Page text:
Successful venture capitalist Fred Wilson has invested $5 million in John Heilemann and John Battelle's media startup, The Recount, which sums up the day's politics news in short clips. He not only believes the world needs another video media startup like The Recount, but he sees it becoming a profitable, $200 million business over the next seven years.  Wilson was an early investor in Twitter, and he said companies like The Recount could correct some of the problems caused by the rise of social media platforms. He also outlined what he thinks VCs got wrong previously about media and why now might be a great time to invest in it, despite a slew of layoffs and consolidation in the industry. Click here for more BI Prime articles. Veteran media entrepreneurs John Heilemann and John Battelle have a new video startup, The Recount. The Recount resembles other video startups NowThis and Quibi, and aims to summarize the politics news of the day in short clips. The Recount has attracted $10 million in venture dollars from notable investors including Union Square Ventures' cofounder and partner Fred Wilson. Union Square Ventures was one of the first firms to bet heavily on social media startups and made successful early investments in companies like Twitter, Zynga, and Etsy.  Wilson explains in a rare interview why his firm put $5 million into The Recount and why he believes now is a good time to invest in media companies, even as many digital publishers have been imploding. The following interview has been lightly edited for clarity. Read the rest of the interview with Wilson here. Lucia Moses: What's the case for The Recount? Fred Wilson: The idea is basically, what does news look like when it's designed for a mobile phone and for social networks like Twitter and TikTok?  There are highlight reels for sports, but what might a highlight reel for news look like on a phone? The Recount is starting in politics because John Heilemann is a journalist in the political realm. Also, because as John Battelle and John Heilemann like to say, US presidential politics is the biggest story in the world in 2020. They have three or four ideas they're pitching to streaming platforms. The idea is to have a traditional 30- or 60-minute television show and reproduce smaller, quick shows you can deliver on a phone. Over time, we think recounting what happened on a given day or week with other vertical news slices ought to be interesting as well. Watching news on cable or broadcast television or reading the newspaper are yesterday's format. Watching news on television or reading the newspaper are yesterday's format. There is a way to convey a lot of information in five minutes or less. Lots of people would prefer to get their news that way. The text-based news audience is really well served, if you look at what Axios is doing. But not as many are doing it for video. LM: Quibi, Meg Whitman's and Jeffrey Katzenberg's video startup that raised $1 billion, has its detractors. How far does the comparison to Quibi go? FW: We haven't raised however many billions of dollars, but I think the Quibi bet actually makes sense. The scale I can't speak to but the basic idea that there's a market for high quality, well-produced, but much shorter length content is actually right. We put $5 million into this company, and it's focused on one vertical. Quibi's ambition is much larger to start. LM: When you announced the investment, you wrote that Twitter has caused some negative (and positive) disruptions in media. How can The Recount help? FW: A lot of what happens on Twitter today and on all of these social platforms is people pontificating. In broadcast news, we have higher journalistic integrity. Cable lines up along ideological lines. What I'd like to see is high-quality journalism created natively for the social platforms. There's a little bit of a vacuum right now. It's important we have real journalism, customized for these platforms. I think NowThis is the best example of somebody else doing this. The big media companies still produce content the way they always have, so we need something new. BI: How big can The Recount get? You hear companies like The Athletic talk about becoming a $1 billion media company, but there's some skepticism about how large most media companies can actually become. FW: The current newsroom is around a dozen to fifteen people. A 30-40 person newsroom ought to be enough to do what we want to do in politics. If we go into new verticals, we'd have to create additional teams to go after those. But I think of it as relatively modest and each could be a $50 million a year revenue business or more. So if you have three to four verticals, you could have a $150 to $200 million business over a five to seven year period. If you have four verticals, you could have a $200 million business over a five to seven year period...a nicely profitable news organization. The curation model is pretty cost effective on a dollar-per-minute basis. I think of it as a nicely profitable news organization. BI: How does a company like The Recount -- or not -- fit with the rest of your investing strategy, which has been largely focused on big networks of users, not small media companies? FW: It is absolutely not something we've done in the past, but as media has come out of favor in the venture business in the past couple of years, that has created a pretty big negativity around the sector, and I think it's a very contrarian thing to do. It's possible we'll get even more conviction and do more [media investing]. We're intrigued about what looks like a little bit of a vacuum now in media, so we're making a couple of bets, and if we feel good about those, it wouldn't surprise me if we continue to do that. I like to zig when other people zag. I like to get to things before people get into them or when other people have gotten out of them. Those are generally the good time to invest in companies. Investing in a scooter company last year was probably not a good idea because everyone wanted to have a scooter company in their portfolio. Venture is a follow-the-herd business. But [to us] they have to be doing something differently than what has come before. SEE ALSO: Industry insiders say buzzy millennial media company TheSkimm has been looking for an investor or buyer as user growth slows Join the conversation about this story » NOW WATCH: Here's how to escape a flooding vehicle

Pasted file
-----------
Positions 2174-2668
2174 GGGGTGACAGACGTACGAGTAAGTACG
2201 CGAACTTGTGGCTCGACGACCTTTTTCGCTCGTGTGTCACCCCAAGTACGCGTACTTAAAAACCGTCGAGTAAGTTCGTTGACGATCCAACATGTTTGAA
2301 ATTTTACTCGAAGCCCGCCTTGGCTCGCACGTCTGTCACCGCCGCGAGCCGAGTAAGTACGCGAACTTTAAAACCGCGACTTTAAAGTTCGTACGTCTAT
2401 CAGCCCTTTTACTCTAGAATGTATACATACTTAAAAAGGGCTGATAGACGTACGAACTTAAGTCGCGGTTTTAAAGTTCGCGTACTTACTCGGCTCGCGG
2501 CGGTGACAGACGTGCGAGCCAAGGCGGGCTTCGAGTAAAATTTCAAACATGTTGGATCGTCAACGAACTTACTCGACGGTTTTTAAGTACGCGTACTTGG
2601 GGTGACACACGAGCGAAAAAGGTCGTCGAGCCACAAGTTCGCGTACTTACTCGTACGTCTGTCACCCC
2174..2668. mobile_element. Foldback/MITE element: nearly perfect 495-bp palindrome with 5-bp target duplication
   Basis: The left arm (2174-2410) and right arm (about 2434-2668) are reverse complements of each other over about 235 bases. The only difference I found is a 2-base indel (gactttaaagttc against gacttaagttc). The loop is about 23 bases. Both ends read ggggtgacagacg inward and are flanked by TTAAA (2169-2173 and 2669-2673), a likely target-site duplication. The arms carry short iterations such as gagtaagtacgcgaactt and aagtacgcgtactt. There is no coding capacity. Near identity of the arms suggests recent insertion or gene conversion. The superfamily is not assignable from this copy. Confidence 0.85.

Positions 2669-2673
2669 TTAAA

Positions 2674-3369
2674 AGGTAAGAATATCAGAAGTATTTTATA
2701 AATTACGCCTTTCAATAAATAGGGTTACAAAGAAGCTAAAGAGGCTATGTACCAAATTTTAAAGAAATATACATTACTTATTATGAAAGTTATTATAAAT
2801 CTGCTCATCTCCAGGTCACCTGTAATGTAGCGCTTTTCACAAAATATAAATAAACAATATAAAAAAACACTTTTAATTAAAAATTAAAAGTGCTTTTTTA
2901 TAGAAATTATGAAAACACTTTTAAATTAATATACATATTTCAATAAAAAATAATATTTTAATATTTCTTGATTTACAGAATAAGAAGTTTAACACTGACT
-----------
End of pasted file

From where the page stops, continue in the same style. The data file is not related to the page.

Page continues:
Business Insider